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Nonmetal operator mining facts - 2002.
Pittsburgh, PA: U.S. Department of Health and Human Services, Public Health Service, Centers for Disease Control and Prevention, National Institute for Occupational Safety and Health, DHHS (NIOSH) Publication No. 2004-125, 2004 Jan; :1
In 2002, a total of 763 nonmetal mining operations reported employment to the Mine Safety and Health Administration (MSHA). Examples of nonmetal mining operations include the mining of clay, trona, barite, phosphate rock, gypsum, talc, gemstones, and pumice. Nonmetal mines comprised 5.3% of all mining operations. A total of 19,864 employees, corresponding to 20,529 full-time equivalent (FTE) employees, were reported by nonmetal operators to MSHA. This is a 5.9% decrease in the number of FTE nonmetal operator employees from 2001. There were no work-related fatalities in nonmetal mines in 2002. There were 594 nonfatal lost-time injuries among nonmetal mine employees, occurring at a rate of 2.9 per 100 FTE employees. These injuries resulted in 27,284 days lost from work. Forty-five cases of occupational illness were reported to MSHA for nonmetal mine employees.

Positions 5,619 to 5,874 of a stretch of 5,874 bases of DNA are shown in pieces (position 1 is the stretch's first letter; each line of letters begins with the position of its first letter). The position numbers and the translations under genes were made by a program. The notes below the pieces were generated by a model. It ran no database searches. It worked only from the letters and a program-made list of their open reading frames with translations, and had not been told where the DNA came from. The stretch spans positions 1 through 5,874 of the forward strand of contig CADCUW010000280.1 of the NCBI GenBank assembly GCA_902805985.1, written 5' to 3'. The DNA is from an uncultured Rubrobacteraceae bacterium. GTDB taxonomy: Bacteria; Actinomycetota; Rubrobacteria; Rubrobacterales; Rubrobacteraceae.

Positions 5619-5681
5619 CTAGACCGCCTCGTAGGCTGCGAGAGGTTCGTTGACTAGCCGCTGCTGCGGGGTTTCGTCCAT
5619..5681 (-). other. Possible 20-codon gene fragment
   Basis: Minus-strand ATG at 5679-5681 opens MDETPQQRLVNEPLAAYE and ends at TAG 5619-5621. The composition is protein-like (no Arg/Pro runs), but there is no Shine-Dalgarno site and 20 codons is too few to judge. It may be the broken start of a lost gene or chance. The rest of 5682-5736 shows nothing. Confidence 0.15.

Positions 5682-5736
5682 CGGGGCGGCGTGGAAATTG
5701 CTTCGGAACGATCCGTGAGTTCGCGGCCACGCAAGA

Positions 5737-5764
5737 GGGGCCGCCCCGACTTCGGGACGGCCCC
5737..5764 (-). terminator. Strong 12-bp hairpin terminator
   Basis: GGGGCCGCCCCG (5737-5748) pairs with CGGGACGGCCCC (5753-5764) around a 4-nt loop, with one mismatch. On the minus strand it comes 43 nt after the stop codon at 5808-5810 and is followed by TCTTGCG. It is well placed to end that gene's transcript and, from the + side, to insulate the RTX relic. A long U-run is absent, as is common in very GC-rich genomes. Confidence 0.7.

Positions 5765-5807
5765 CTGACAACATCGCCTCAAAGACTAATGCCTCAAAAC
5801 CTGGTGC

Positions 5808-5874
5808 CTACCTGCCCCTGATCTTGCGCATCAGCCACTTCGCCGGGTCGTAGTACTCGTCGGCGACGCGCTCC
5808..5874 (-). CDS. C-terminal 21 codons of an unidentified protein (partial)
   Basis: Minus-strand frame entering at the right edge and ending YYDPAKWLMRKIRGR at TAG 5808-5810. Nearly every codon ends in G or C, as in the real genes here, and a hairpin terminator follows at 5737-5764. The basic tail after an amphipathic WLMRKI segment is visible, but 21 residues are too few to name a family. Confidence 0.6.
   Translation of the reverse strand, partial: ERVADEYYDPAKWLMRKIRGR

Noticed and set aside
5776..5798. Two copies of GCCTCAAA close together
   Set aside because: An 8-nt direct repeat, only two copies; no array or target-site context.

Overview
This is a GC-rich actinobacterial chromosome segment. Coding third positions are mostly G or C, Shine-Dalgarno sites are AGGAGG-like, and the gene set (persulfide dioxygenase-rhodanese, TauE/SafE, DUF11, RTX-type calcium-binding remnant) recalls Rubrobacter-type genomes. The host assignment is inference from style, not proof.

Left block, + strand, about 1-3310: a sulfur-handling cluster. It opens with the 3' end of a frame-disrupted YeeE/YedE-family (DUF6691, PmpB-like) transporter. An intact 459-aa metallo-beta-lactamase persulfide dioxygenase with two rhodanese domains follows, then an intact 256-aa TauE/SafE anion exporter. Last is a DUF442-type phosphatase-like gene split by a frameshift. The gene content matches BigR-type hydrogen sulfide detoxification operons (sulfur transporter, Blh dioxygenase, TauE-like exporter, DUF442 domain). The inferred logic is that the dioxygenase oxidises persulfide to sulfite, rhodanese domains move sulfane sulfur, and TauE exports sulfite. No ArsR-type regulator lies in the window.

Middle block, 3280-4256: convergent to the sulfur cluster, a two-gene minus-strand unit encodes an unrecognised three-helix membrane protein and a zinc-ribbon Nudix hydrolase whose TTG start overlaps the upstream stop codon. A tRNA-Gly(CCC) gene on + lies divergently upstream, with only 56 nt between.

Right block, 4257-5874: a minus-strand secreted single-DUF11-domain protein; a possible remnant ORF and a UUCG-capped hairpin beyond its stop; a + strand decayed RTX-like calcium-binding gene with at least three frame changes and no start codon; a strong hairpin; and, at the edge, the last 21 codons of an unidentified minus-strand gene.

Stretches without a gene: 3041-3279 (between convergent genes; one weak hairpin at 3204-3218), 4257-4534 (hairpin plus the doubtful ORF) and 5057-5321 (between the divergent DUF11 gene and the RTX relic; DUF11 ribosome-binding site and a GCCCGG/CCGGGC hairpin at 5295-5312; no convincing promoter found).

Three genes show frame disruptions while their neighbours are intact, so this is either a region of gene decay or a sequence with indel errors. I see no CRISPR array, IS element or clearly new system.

Nonmetal-mining; Employees; Injuries; Statistical-analysis; Lost-work-days; Materials-handling; Back-injuries; Hearing-impairment; Hearing-loss; Mine-workers; Mining-industry
NIOSH Pittsburgh Research Laboratory, P.O. Box 18070, Pittsburgh, PA 15236
DHHS (NIOSH) Publication No. 2004-125
National Institute for Occupational Safety and Health
Page last reviewed: September 2, 2020
Content source: National Institute for Occupational Safety and Health Education and Information Division